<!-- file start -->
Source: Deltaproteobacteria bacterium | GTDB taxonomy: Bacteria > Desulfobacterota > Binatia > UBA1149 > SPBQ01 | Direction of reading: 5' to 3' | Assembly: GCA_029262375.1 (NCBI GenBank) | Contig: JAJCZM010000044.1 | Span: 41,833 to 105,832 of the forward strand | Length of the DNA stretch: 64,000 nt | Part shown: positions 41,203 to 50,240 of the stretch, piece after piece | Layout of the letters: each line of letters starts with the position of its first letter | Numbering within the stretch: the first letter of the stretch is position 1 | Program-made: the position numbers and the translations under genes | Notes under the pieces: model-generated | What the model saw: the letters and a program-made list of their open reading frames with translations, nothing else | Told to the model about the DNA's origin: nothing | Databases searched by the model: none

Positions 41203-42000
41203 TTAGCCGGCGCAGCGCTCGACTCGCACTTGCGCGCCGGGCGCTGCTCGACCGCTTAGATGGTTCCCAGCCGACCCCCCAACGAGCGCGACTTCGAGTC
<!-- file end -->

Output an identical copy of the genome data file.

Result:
Source: Deltaproteobacteria bacterium | GTDB taxonomy: Bacteria > Desulfobacterota > Binatia > UBA1149 > SPBQ01 | Direction of reading: 5' to 3' | Assembly: GCA_029262375.1 (NCBI GenBank) | Contig: JAJCZM010000044.1 | Span: 41,833 to 105,832 of the forward strand | Length of the DNA stretch: 64,000 nt | Part shown: positions 41,203 to 50,240 of the stretch, piece after piece | Layout of the letters: each line of letters starts with the position of its first letter | Numbering within the stretch: the first letter of the stretch is position 1 | Program-made: the position numbers and the translations under genes | Notes under the pieces: model-generated | What the model saw: the letters and a program-made list of their open reading frames with translations, nothing else | Told to the model about the DNA's origin: nothing | Databases searched by the model: none

Positions 41203-42000
41203 TTAGCCGGCGCAGCGCTCGACTCGCACTTGCGCGCCGGGCGCTGCTCGACCGCTTAGATGGTTCCCAGCCGACCCCCCAACGAGCGCGACTTCGAGTC